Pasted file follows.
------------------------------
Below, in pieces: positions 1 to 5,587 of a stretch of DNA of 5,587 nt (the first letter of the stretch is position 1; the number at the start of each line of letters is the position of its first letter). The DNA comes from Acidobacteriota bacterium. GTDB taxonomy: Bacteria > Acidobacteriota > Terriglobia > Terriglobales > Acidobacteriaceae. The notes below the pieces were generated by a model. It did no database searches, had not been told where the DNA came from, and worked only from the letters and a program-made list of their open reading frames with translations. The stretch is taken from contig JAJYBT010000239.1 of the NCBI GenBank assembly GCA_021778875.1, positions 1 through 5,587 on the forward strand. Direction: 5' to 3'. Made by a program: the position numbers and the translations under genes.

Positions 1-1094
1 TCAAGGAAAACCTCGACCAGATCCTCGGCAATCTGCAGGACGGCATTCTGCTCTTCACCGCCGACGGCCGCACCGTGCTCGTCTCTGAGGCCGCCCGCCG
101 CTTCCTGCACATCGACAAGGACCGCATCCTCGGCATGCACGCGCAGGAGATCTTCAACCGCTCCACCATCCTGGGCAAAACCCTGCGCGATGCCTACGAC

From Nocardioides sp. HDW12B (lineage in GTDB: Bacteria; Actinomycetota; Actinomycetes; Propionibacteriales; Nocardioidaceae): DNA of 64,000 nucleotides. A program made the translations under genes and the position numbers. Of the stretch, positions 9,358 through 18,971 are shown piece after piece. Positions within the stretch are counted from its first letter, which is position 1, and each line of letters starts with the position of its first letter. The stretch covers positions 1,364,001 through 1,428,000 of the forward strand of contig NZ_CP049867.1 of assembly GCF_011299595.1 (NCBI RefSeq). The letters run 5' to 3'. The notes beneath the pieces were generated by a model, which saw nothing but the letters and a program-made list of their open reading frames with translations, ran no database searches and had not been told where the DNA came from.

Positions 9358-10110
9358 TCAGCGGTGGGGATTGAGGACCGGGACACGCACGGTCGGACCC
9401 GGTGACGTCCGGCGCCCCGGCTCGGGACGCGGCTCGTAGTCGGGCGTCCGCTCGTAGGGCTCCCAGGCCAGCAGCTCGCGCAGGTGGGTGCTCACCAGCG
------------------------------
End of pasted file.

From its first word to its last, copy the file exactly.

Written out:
Below, in pieces: positions 1 to 5,587 of a stretch of DNA of 5,587 nt (the first letter of the stretch is position 1; the number at the start of each line of letters is the position of its first letter). The DNA comes from Acidobacteriota bacterium. GTDB taxonomy: Bacteria > Acidobacteriota > Terriglobia > Terriglobales > Acidobacteriaceae. The notes below the pieces were generated by a model. It did no database searches, had not been told where the DNA came from, and worked only from the letters and a program-made list of their open reading frames with translations. The stretch is taken from contig JAJYBT010000239.1 of the NCBI GenBank assembly GCA_021778875.1, positions 1 through 5,587 on the forward strand. Direction: 5' to 3'. Made by a program: the position numbers and the translations under genes.

Positions 1-1094
1 TCAAGGAAAACCTCGACCAGATCCTCGGCAATCTGCAGGACGGCATTCTGCTCTTCACCGCCGACGGCCGCACCGTGCTCGTCTCTGAGGCCGCCCGCCG
101 CTTCCTGCACATCGACAAGGACCGCATCCTCGGCATGCACGCGCAGGAGATCTTCAACCGCTCCACCATCCTGGGCAAAACCCTGCGCGATGCCTACGAC

From Nocardioides sp. HDW12B (lineage in GTDB: Bacteria; Actinomycetota; Actinomycetes; Propionibacteriales; Nocardioidaceae): DNA of 64,000 nucleotides. A program made the translations under genes and the position numbers. Of the stretch, positions 9,358 through 18,971 are shown piece after piece. Positions within the stretch are counted from its first letter, which is position 1, and each line of letters starts with the position of its first letter. The stretch covers positions 1,364,001 through 1,428,000 of the forward strand of contig NZ_CP049867.1 of assembly GCF_011299595.1 (NCBI RefSeq). The letters run 5' to 3'. The notes beneath the pieces were generated by a model, which saw nothing but the letters and a program-made list of their open reading frames with translations, ran no database searches and had not been told where the DNA came from.

Positions 9358-10110
9358 TCAGCGGTGGGGATTGAGGACCGGGACACGCACGGTCGGACCC
9401 GGTGACGTCCGGCGCCCCGGCTCGGGACGCGGCTCGTAGTCGGGCGTCCGCTCGTAGGGCTCCCAGGCCAGCAGCTCGCGCAGGTGGGTGCTCACCAGCG